13.08.2021

Mills rebounds

Brazilian rental group Mills has confirmed two acquisitions along with an $63 million investment on new access platforms at the same time it has released its half yearly results which show a massive rebound from last year.

The new acquisitions include SK Rental Locação Equipamentos, and sales, distribution and rental company Nest Locação e Revenda de Máquinas.

SK Rental

Mills has acquired all the shares of SK Rental for R80 million ($15.2 million). A division of the Sigdo Koppers group, it was set up in 2010 in Curitiba, the capital of the southern Brazilian state of Paraná, today it covers the region and runs a fleet of around 300 aerial work platforms, mostly Haulotte and JLG - topped by a 125ft JLG 1250AJP - along with some general construction equipment. The deal was agreed earlier this year but is still subject to the relevant approvals.

A company statement said: “The acquisition of SK Rental do Brasil is in line with Mills’ strategic objectives related to improvement of customer experience, growth, consolidation and increase in market share.”

Nest Locação

At the same time, Mills acquired a 51 percent controlling stake in Nest Locação, based in São Paulo it was established by Paulo Esteves in 2018. It is the exclusive distributor for JLG low level equipment in Brazil it also runs a modest rental fleet of JLG low level platforms, with models including the LiftPod and JLG/Power Towers EcoLift as well as the new JLG 1030P.

Nest is an innovator in the market, with its Nest Online and the Nest Express Totem kiosk allowing contractors to rent and collect units from an onsite pool of machines, paying with a credit card, along similar lines as a vending machine. A code is then issued and input into the machine to permit the use for the selected time frame.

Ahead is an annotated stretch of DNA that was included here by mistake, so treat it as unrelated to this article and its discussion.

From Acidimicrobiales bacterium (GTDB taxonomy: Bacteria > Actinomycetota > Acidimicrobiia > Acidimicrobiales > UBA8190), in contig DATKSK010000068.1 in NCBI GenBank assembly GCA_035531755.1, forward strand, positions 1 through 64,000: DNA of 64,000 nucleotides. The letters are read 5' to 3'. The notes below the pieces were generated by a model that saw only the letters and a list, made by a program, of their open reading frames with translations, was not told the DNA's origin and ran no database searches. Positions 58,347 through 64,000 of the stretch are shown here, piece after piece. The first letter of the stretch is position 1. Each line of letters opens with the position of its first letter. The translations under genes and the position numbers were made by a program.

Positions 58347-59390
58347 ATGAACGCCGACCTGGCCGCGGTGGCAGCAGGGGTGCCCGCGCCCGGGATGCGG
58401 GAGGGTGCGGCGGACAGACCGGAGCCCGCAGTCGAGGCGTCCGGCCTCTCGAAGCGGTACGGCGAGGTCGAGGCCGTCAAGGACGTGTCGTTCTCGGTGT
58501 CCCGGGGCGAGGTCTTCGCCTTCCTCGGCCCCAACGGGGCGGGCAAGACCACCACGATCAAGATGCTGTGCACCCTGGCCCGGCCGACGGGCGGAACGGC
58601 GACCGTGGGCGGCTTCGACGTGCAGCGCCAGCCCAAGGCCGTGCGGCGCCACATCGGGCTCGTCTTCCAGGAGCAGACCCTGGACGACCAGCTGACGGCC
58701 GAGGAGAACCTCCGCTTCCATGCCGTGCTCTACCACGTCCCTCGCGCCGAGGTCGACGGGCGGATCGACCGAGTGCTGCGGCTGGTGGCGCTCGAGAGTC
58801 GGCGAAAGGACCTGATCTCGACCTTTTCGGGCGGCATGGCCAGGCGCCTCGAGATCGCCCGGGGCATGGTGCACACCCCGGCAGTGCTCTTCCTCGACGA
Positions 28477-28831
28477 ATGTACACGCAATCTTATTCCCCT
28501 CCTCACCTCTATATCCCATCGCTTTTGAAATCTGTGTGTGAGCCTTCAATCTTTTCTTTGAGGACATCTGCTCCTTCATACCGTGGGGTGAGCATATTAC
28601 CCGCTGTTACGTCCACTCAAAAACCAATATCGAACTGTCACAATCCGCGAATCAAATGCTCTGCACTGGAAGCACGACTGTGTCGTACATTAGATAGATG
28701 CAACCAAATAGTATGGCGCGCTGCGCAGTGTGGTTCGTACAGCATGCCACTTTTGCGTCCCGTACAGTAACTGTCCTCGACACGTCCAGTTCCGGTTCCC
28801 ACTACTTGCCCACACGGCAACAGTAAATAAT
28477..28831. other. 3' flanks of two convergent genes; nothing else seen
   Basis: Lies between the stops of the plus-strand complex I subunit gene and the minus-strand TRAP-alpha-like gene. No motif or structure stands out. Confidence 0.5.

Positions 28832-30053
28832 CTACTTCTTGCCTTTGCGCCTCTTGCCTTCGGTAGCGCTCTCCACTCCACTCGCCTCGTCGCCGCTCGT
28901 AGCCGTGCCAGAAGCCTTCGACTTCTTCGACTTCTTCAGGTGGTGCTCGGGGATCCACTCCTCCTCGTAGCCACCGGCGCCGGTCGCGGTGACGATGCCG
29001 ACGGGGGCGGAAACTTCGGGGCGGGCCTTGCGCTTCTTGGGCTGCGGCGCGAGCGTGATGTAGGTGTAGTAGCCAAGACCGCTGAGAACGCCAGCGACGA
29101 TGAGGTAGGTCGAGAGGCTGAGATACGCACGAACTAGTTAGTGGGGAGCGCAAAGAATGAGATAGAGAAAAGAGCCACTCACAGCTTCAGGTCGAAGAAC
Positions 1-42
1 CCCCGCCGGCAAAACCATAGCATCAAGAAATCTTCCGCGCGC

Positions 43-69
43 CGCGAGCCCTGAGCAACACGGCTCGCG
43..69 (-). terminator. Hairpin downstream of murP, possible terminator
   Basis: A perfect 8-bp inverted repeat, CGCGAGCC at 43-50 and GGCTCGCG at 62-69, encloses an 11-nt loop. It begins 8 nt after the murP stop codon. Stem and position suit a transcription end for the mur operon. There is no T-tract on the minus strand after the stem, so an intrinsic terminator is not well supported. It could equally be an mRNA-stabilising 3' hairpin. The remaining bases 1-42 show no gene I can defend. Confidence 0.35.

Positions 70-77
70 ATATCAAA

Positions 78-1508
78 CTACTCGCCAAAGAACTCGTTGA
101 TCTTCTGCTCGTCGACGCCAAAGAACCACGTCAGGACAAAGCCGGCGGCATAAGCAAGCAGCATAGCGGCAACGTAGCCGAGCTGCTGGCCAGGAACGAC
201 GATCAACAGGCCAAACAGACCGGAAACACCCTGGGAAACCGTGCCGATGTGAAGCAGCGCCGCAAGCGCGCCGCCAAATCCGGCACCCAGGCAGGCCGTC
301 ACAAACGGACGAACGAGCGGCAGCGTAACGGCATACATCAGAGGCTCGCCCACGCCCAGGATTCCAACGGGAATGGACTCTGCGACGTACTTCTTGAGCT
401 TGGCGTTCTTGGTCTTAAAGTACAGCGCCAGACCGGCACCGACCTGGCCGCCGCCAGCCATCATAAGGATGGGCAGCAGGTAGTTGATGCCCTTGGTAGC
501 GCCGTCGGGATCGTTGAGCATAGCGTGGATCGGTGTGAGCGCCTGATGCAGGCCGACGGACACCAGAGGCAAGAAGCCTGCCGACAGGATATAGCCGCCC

Mills' investment in the company - through its Solaris subsidiary - is costing R5.1 million ($971,000), of which R3 million ($571,000) will be invested in Nest itself, increasing the share capital by the same amount. The deal, which was agreed earlier this year also provides an opportunity for Mills to acquire the other 49 percent in 2025 at a agreed multiple of earnings.

Esteves said: “The 'on demand' rental of access platforms through a kiosk had not been seen before in the industry, until now. It allows customers to rent a machine almost as easily as buying a soft drink from a vending machine. JLG's support was essential in making the Nest Express Totem a reality.”

“This is a unique partnership between the concessionaire / rental company and the manufacturer to present a disruptive business model to the market. It goes beyond launching access equipment at low heights. It is a profound change from the traditional leasing model, capitalising on opportunities only made possible by the acceleration of business via the Internet and new sales tools, including Nest Express, Nest Online, sales process automation, integrated logistics and modular branches at points of concentration of demand. We are very confident that this will all accelerate thanks to the new acquisition.”

Financials

Moving on to the financial results, total revenues for the six months to the end of June were R326 million ($62 million), up 46 percent on the same period last year, while pre-tax profit came in a R39.7 million ($7.5 million) compared to a loss in the same period last year of R19.7 million ($3.7 million). Capital expenditure was just R23.9 million ($4.5 million) following a long period with negligible investment. The company has also approved the purchase of 1,290 new aerial work platforms for delivery in 2022, with an expected cost of $63.2 million. The company said: “The new machines will be used to expand, adjust and renew part of the company’s fleet.”

Looking at the second quarter, revenues improved 75 percent to R171.6 million ($32.7 million) and it reported pre-tax profits of R23.9 million ($4.5 million). Utilisation improved from 53.6 to 57.2 percent.

Vertikal Comment

This is a fair bit to digest in one go! It is certainly a bold set of moves after years of difficulty, following a gross - some might say ‘wild’ - over expansion just before the financial crisis. However, after several restructurings and recapitalisations the business looks to be bouncing back with a vengeance. It also looks as though the growth plans this time round are more intelligent and measured.

It bodes will for the business and the industry as a whole. Positive news for Friday the 13th.

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